Topix Acquainted
 
Posts: 73
Joined: Tue Jun 27, 2006 3:09 pm
Location: South Lake Tahoe, California
Experience: N/A

Postby huts » Thu Jul 12, 2007 9:34 pm

Kerstin, Thank you for posting. You are much nicer and more cool headed than I am going to be. I have noticed that Mountaineer et.al. DO NOT LIVE IN THE TAHOE AREA!

I used to live in Meyers just the other side of the Truckee River from much of the burned area. I helped fight many proposals that were clearcuts only thinly disguised as "fuel reduction". I also was able to remove trees, brush and other flammable materials from our property as well as the adjacent parcel which was owned BY THE FOREST SERVICE in order to create defensible space. We did this under permit and with the encouragement of the Forest Service and the Lake Valley Fire Department.

I AM AN ENVIRONMENTALIST. I DID NOT START NOR OTHERWISE CAUSE THIS FIRE. GET YOUR FACTS STRAIGHT, STOP READING THE NEWSPAPERS AND FOR GODS SAKES TURN OFF THE CONSERVATIVE TALK SHOW RADIO!

YES, I AM SHOUTING AT YOU!
huts
 

Postby huts » Fri Jul 13, 2007 8:58 am

Sorry for raising my voice. I would like to make a few more points.

newspapers, TV news, radio talk shows make money from controversy

the finger pointing and the anti-environment sentiment is quite popular and sells a lot of news now days, there is currency in making oneself out to be a victim of the "whacko greenie liberals"

This is what I saw when I lived in Tahoe:

many people wanted to cut what they wanted when they wanted, did not wish to go through the process of getting the permit and having the Forest Service mark trees,( I heard someone say that it was "inconvenient") this seems to have morphed into the fabulous untruth that cuttting trees to create defensible space was not allowed

many people did not have the time or money or inclination to remove trees and other flammables from their property, I remember one neighbor making the statement that the government should do it for them, I am just guessing but these may be the same kind of folks who are now trying to blame the TRPA, the Sierra Club, their second grade teacher, etc......way to take responsibility for yourselves, eh?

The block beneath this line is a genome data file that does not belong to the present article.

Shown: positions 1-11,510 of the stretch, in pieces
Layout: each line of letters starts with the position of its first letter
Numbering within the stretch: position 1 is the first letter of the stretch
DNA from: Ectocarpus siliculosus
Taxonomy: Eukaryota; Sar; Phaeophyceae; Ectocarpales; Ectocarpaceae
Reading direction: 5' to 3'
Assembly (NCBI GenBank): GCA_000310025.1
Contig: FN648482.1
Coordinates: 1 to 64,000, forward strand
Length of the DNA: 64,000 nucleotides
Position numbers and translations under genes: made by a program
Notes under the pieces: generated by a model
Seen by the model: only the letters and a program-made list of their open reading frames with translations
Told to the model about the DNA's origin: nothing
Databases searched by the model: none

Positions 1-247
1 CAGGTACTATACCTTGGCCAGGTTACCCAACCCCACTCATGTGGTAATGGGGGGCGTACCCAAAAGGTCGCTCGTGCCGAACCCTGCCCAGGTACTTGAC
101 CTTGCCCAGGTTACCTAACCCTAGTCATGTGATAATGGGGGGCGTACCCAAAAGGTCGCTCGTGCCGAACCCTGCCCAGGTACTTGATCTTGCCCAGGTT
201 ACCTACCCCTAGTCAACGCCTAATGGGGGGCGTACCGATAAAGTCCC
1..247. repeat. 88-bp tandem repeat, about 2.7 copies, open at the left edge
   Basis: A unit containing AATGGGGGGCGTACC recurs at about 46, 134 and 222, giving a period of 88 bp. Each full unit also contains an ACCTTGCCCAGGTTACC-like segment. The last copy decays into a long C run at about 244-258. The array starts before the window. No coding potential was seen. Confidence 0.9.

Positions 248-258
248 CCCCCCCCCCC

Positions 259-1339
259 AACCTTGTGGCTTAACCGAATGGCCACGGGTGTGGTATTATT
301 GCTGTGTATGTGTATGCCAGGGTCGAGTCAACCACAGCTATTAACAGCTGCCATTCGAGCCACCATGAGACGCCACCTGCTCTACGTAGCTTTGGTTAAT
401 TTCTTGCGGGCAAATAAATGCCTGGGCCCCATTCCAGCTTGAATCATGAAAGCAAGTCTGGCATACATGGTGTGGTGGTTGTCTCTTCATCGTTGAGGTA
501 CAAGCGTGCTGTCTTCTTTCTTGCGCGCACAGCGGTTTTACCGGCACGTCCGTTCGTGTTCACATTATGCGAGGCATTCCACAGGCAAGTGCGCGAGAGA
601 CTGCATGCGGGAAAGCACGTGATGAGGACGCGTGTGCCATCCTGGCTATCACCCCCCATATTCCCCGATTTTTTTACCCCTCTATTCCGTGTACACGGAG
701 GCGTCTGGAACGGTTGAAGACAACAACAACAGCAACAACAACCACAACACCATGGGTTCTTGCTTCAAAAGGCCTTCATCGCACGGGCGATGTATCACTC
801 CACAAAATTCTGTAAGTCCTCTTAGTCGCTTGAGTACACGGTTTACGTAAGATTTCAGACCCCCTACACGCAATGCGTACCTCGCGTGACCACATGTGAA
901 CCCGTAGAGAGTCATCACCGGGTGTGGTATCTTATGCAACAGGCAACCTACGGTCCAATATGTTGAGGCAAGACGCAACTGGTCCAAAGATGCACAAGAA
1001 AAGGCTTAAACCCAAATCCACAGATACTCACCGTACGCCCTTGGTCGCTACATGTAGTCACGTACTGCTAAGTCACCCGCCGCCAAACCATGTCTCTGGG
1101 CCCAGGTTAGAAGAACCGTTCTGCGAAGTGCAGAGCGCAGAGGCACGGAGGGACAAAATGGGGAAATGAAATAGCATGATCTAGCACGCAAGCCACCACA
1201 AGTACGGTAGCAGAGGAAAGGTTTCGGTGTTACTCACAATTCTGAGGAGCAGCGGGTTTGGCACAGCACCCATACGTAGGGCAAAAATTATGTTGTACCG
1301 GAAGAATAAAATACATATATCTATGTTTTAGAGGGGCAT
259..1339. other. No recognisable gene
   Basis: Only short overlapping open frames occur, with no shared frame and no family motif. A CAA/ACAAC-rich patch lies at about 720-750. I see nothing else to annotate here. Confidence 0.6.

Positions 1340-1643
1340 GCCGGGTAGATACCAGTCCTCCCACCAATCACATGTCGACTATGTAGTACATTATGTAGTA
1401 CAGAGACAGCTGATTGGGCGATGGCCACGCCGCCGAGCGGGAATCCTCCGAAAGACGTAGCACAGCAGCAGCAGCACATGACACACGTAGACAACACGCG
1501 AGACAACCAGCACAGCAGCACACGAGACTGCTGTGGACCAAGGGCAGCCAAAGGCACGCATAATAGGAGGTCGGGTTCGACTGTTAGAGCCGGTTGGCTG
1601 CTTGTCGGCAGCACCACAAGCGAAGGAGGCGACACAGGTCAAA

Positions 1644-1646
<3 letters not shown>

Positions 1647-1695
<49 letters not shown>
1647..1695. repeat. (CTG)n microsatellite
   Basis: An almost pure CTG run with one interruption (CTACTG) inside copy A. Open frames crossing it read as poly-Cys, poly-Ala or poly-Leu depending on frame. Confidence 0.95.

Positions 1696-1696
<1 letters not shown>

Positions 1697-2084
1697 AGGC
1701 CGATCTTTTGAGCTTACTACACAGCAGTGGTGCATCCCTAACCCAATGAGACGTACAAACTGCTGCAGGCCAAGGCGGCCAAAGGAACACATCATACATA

as has been mentioned the Angora fire burned through forest that had been thinned, this type of thinning (as opposed to clearcutting) had the support of the environmental groups I have been involved with (including the Sierra Club) but the work is expensive and slow and funds were nearly non-existent

once again I am just guessing but I am afraid the only thing that would have stopped this fire earlier would have been many miles of bare ground, I hope I am recalling this correctly.....the winter snow had been 29% of "normal", the relative humidity that day was 4%!!!!!!, the winds were fairly steady in the 20+ mph range, some gusts over 30 mph, a firefighter I know said some ridgetop winds were up to 70 mph, the last I heard the Sierra Club, the TRPA, etc., etc., are not able to control the weather

this lyric by Dire Straights comes to mind: "When you point your finger 'cause your plan fell through you got three more fingers pointing back at you"

use some critical thinking when reading, listening to anything about this issue, do your own research, question motivations - try to understand that truth is not in the best interest of some people and they will do their best to divert your attention

I don't know everything, these words come from my experience and my observations and I guess I just don't understand why Mountaineer et.al. feel the need to find a particular group or policy to "blame"

"Stuff" happens but perhaps we can learn from this IF people are willing to put aside their greed and other personal bias and take resposibility for their own choices

I have run from my home in front of a fire, I did not sleep much while the Angora Fire was burning, my heart was hurting for those who were affected

thank you for listening
huts
 

PreviousNext

Return to The Campfire



Who is online

Users browsing this forum: No registered users and 1 guest